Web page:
Piffle. Facts? Those aren't facts. Maybe it works for some, but there is no such thing as a one-size-fits-all way of eating. I gain almost immediately with high carb diets and too many vegetables and beans. I can feel the ill effects in my body.

                                                            2. re: gkmama

                                                              And here's an informative film (kind of long 55 minutes) done by Dr. Michael Greger...he sells no supplements or books...he just makes these videos (www.nutritionfacts.org) and yes, he's vegan. We do have the power to reverse many illnesses; plants give us much much more than dairy and meat and even if you just start including more plants, it seems you are off to a good start in making positive changes, for what it's worth: http://nutritionfacts.org/video/uproo...

                                                              1. re: Val

                                                                Thanks Val. I was getting a little depressed reading some of the other comments on this thread. I still eat meat and dairy but consider those items a treat or indulgence. It's pretty easy to eat healthy here in Pa this time of year with so much local produce.
                                                                I believe what you are saying, it is just that putting the theories into practice is a whole 'nother thing. Right now the adding more plants seems to work for me. If we are going to feed the trolls maybe we can get them to have a green smoothie with their meal. :)

                                                                1. re: Val

                                                                  I had nothing but ill effects on my metabolism and health on both vegetarian and vegan diets in the past. Frankly, any diet that induces deficiencies without supplementation is clearly not an "eat right" choice for humans in terms of health promotion.

                                                                  By definition, it's a choice to place ideology rather than health in the center of one's plate.

                                                                  I don't argue with folks about their personal choices, just about objective information regarding scientifically supportable facts about nutrition and metabolism. One's choices are one's own to make.

                                                                  1. re: mcf

                                                                    True dat mcf. Green smoothies are pretty amazing though. I forget if I asked you before on another thread if you have ever tried them?

                                                                    1. re: givemecarbs

                                                                      Not a smoothie person. I eat food.

                                                                2. re: Jetgirly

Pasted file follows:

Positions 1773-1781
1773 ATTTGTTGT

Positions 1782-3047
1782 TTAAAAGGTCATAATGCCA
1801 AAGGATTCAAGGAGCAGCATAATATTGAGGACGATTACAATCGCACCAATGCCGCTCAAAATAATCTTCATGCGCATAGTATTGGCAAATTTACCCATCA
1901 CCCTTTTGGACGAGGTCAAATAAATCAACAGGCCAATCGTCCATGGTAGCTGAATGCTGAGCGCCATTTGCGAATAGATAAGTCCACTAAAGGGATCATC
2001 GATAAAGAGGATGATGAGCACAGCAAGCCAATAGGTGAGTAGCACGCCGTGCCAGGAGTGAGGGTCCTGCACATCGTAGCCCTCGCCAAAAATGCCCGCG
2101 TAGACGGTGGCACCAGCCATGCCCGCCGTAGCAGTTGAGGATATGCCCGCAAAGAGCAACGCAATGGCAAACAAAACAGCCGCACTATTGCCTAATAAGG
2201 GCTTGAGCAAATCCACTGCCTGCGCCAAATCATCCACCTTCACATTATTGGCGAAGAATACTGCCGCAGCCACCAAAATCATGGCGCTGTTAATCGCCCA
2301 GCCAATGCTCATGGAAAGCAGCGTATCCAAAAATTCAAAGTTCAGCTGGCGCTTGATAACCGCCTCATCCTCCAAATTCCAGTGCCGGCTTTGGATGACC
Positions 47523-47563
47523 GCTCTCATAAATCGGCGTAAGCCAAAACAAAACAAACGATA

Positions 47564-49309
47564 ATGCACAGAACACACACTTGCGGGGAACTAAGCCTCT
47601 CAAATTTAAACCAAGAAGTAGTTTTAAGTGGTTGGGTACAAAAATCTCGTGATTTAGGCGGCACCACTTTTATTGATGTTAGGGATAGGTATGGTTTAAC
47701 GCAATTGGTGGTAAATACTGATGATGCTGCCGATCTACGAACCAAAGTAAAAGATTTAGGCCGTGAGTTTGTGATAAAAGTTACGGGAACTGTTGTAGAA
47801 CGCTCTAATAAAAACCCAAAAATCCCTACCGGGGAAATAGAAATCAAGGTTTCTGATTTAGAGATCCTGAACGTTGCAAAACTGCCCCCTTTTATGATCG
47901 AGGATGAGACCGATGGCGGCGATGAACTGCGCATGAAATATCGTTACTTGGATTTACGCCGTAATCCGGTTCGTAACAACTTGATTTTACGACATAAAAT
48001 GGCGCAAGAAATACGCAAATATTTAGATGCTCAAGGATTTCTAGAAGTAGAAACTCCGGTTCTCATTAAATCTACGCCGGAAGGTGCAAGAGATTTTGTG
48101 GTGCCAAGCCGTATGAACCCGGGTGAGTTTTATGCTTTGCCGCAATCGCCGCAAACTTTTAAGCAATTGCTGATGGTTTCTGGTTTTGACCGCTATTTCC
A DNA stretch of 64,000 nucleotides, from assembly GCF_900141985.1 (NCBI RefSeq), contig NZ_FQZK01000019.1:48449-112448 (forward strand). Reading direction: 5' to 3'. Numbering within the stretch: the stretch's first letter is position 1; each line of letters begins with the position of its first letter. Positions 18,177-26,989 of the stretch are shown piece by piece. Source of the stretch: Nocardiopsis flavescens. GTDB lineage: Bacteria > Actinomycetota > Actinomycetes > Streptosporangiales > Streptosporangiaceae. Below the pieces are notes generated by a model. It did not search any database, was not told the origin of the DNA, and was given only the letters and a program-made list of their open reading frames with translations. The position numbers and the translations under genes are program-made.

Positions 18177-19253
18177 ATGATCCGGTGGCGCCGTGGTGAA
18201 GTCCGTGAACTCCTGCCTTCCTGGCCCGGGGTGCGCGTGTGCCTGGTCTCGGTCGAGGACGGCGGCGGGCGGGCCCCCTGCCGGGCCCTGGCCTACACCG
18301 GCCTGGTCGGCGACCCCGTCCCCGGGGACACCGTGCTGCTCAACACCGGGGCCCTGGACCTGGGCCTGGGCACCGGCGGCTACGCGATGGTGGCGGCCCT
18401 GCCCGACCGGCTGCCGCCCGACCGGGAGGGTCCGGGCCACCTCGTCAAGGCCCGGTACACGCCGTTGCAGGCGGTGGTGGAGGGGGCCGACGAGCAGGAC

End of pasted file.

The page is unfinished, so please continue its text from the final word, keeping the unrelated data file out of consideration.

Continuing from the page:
Jet: Calorie reduction is only one half of the equation .... I'm sure you would be infinitely more healthy eating 1,500 calories of broccoli or spinach than 1,500 calories of twinkies or cheeseburgers.

                                                                  1. re: hawkeyeui93

                                                                    Maybe only half of the health equation, but calories in and calories out are pretty much the entirety of the weight gain and weight loss equation.

                                                                    1. re: Jetgirly

                                                                      That's just not so. If it were, we wouldn't all know skinny folks who eat tons of food more than others who are heavier. Hormonal status, environment, heredity and life style all play roles. But food groups each have different hormonal influences that decide the fate of their calories. That's why low carb dieters in studies have lost more weight on high calories than low fat, high carb dieters on much lower calorie diets. Here's the most recent report: http://www.webmd.com/diet/news/201206...

                                                                3. re: Bradyou

                                                                  Thanks for your comments Bradyou. I saw Fat Sick and Nearly Dead at a dinner and a movie event at my local raw cafe. Leave it to an Aussie to teach with a light touch and a lot of humor. I've seen Forks Over Knives, Healing Cancer from the Inside Out, and Simply Raw and this movie is more accessible than the others.
                                                                  I've been trying to add more raw fruits and vegetables to my diet since last summer, and it's been a struggle. But for the month of November the raw cafe near me offered customers a free green smoothie every single day if you attended the four life transformation classes. I decided to go for it and I found that I had a lot more energy over the past month. Then I tried on a skirt I was planning to wear this New Year's Eve and it fell off. I was kind of shocked as I hadn't really expected to lose any weight.